Election reflection – moving on from here

Cam Gordon


The 2023 election is over.
On the Southside, the races in Wards 8 and 12 were the most hotly contested, with some of the highest numbers of people voting. Aurin Chowdhury won Ward 12 with 6,525 votes on the first round over Nancy Ford and Luther Ranheim. In Ward 8, Soren Stevenson lost by only 38 votes to the incumbent Andrea Jenkins, 3,894 to 3,856 in the second round.
Citywide, all the incumbents who decided to run this year were reelected. The two new people on the council are Katie Cashman in Ward 7, where Lisa Goodman didn’t seek reelection, and Chowdhury in Ward 12, where Andrew Johnson didn’t run and has already stepped down.
Chowdhury was sworn in on Nov. 21. “I am excited to see her take the helm, knowing that she is prepared and eager to begin the work,” said Johnson. “I look forward to continuing to be a resource and supporting her success in the role.”
Although Minneapolis saw its lowest voter turnout since 2009 with only 31.7% (or 78,960) of registered voters casting ballots, among the wards, Ward 8 had the second highest percentage at 42.4%. Ward 12 had the most people voting, with 12,167, and the highest turnout in the city, with 48.2% of registered voters casting a ballot. Ward 12 also had the two highest voter turnouts of all precincts, with a 57.3% turnout in Precinct 2 and 56.5% for Precinct 1. Ward 8 Precinct 4, however, had the highest number of voters of any precinct in the city, with 1,594 people voting.
Ward 2, where Robin Wonsley was the only candidate on the ballot, had the lowest voter turnout, with only 17.1% of registered voters participating. The precinct with the lowest voter turnout was also in Ward 2. The ward’s Precinct 1, in Dinkytown, had only 63 people, or 4.8% of registered voters, cast ballots.
Throughout the campaign season we were told again and again that there was a divide on the council. It has been described in many ways. It might be called a “left,” “liberal,” “progressive,” “socialist” side versus a “centrist,” “moderate,” “conservative,” “capitalist” side. It was reflected in the two well-funded political action committees, “All of Mpls” and “Minneapolis for the Many,” that endorsed separate slates of candidates and spent hundreds of thousands of dollars to influence the election results.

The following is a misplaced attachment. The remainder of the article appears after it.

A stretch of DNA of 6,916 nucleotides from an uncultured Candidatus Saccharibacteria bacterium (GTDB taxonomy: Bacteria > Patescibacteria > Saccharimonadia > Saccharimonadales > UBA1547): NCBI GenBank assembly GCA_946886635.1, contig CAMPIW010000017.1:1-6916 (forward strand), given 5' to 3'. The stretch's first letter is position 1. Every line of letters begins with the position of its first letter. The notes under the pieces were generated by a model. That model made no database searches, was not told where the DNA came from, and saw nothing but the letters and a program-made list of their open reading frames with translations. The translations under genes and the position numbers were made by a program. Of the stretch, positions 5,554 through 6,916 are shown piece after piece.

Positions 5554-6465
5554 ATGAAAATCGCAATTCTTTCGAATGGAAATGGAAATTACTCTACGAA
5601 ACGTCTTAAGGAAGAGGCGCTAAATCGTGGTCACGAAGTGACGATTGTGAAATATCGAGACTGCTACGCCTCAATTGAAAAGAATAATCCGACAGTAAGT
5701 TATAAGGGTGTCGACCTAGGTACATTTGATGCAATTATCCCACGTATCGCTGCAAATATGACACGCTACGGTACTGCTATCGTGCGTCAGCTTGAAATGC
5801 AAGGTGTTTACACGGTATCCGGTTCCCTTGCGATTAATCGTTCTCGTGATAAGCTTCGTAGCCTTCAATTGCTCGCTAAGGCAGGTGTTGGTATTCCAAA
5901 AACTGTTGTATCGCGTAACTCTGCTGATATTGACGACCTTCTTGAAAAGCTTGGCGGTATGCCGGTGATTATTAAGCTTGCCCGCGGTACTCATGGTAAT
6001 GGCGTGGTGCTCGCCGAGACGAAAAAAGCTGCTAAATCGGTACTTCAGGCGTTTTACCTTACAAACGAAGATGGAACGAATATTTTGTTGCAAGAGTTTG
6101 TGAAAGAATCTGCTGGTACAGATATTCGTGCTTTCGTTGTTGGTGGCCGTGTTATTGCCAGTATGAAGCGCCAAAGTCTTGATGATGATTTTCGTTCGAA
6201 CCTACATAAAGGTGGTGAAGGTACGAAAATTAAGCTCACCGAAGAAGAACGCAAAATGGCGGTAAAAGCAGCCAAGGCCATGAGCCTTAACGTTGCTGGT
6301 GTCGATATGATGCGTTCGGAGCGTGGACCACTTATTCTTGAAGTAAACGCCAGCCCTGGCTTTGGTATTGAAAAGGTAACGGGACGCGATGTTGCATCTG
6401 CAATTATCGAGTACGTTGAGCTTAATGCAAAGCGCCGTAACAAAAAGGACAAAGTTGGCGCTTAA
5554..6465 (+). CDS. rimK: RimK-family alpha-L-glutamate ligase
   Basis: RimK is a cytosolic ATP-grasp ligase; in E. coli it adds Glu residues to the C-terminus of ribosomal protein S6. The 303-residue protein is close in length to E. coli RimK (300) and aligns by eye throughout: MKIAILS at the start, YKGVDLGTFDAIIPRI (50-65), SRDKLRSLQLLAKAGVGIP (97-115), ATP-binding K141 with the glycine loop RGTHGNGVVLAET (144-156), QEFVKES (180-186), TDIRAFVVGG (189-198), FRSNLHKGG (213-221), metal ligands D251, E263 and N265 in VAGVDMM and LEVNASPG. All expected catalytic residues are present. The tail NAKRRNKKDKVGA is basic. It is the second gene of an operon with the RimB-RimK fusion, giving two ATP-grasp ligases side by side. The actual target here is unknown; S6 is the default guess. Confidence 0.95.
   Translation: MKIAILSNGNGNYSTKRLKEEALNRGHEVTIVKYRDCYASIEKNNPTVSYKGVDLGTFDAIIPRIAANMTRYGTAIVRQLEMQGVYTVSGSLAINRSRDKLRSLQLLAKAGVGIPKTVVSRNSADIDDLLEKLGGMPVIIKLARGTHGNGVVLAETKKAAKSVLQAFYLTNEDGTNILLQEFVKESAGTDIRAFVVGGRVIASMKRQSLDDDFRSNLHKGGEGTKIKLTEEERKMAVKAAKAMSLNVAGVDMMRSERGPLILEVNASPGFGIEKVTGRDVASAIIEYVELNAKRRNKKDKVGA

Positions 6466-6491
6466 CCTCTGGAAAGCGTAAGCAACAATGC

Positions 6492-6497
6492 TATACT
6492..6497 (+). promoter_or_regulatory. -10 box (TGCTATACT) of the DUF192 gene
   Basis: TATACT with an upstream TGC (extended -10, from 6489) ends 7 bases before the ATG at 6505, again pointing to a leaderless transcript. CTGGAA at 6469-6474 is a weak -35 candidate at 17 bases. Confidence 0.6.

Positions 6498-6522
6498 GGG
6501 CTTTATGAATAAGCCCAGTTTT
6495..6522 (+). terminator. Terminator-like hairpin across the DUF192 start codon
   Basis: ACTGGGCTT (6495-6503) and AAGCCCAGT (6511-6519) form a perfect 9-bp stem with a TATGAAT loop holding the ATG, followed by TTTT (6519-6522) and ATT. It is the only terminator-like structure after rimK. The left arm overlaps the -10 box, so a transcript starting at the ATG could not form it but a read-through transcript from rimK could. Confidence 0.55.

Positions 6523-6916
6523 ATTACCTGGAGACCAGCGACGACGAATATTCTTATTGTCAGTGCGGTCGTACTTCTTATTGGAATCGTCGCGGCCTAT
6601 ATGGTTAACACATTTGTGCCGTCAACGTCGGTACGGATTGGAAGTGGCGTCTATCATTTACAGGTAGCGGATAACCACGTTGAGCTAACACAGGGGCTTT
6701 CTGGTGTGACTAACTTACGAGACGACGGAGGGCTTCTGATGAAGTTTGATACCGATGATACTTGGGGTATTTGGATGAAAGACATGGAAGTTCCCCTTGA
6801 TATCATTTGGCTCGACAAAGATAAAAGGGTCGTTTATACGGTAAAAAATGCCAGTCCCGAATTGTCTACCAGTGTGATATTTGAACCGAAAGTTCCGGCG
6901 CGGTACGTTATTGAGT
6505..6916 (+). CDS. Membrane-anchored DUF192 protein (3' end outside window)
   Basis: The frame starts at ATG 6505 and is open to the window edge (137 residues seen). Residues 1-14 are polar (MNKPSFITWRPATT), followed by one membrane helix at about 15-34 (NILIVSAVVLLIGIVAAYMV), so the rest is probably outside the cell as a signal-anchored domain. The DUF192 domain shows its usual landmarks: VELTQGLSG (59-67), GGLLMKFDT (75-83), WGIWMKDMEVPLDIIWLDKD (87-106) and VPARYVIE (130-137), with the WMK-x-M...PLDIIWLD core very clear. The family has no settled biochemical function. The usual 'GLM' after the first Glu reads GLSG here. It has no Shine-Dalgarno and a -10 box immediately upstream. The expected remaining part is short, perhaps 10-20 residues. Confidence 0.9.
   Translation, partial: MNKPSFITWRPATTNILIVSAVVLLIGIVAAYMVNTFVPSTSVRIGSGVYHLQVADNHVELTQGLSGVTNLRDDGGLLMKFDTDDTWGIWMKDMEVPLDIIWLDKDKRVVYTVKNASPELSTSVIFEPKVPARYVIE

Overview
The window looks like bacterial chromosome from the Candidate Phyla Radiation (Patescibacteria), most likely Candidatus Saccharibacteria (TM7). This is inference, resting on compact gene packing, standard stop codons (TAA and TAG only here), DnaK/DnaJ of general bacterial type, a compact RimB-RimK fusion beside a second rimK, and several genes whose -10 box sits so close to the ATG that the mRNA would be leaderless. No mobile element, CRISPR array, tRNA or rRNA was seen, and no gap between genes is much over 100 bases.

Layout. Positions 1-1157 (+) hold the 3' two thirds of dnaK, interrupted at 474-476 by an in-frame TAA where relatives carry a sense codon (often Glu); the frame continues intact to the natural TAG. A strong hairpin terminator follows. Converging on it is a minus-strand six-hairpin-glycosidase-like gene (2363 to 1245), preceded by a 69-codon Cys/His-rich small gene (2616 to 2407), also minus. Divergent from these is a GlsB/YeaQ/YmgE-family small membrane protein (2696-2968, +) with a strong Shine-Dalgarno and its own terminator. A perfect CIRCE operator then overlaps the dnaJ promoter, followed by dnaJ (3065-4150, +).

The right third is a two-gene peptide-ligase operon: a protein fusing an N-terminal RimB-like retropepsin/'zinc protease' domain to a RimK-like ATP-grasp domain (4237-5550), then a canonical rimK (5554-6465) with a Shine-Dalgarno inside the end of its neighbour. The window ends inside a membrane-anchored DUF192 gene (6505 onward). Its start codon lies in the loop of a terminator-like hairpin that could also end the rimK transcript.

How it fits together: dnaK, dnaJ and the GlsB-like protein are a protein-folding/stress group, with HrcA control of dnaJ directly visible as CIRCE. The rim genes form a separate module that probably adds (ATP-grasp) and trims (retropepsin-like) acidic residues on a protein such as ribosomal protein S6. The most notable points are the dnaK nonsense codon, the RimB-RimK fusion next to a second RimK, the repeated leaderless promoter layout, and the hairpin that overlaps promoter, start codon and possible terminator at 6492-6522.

Since then, rhetoric about how poorly the council is getting along has continued. This was most evident in the meetings where incentive pay for police officers was recently discussed.
Emily Koski, who easily retained her Ward 11 seat, raised concerns about a lack of collaboration among policy makers shortly after the election. “We actually have an opportunity to think about the investment in a transformative public safety plan, but we can’t do that with an executive who won’t speak with us. We can’t do that without collaboration,” said Koski. “We have been completely shut out of the process.”
Ward 9 Council Member Jason Chavez, who was reelected by a wide margin, shared similar concerns in a recent newsletter. “Moving forward,” he wrote, “the mayor needs to understand that collaboration with the City Council is necessary, not just an afterthought.”
There hasn’t always been such a division and lack of collaboration in City Hall.
“One of the best aspects of the eight years I spent on the council was that we seemed to function more like a team,” said Scott Benson, who was the Ward 11 council member for eight years, from 2002 to 2010. “I think this happened because we had no set alliances.”
Working as a team doesn’t mean there are no disagreements.
Benson expected them. “Council members who were on your side for one vote may take a position opposite yours on the next,” he said. Just because all policymakers are functioning as a team doesn’t mean they shouldn’t challenge, correct, or vote against each other. But it could mean they will work to help each other be more successful and work towards shared goals and against hardship and suffering for the people of Minneapolis.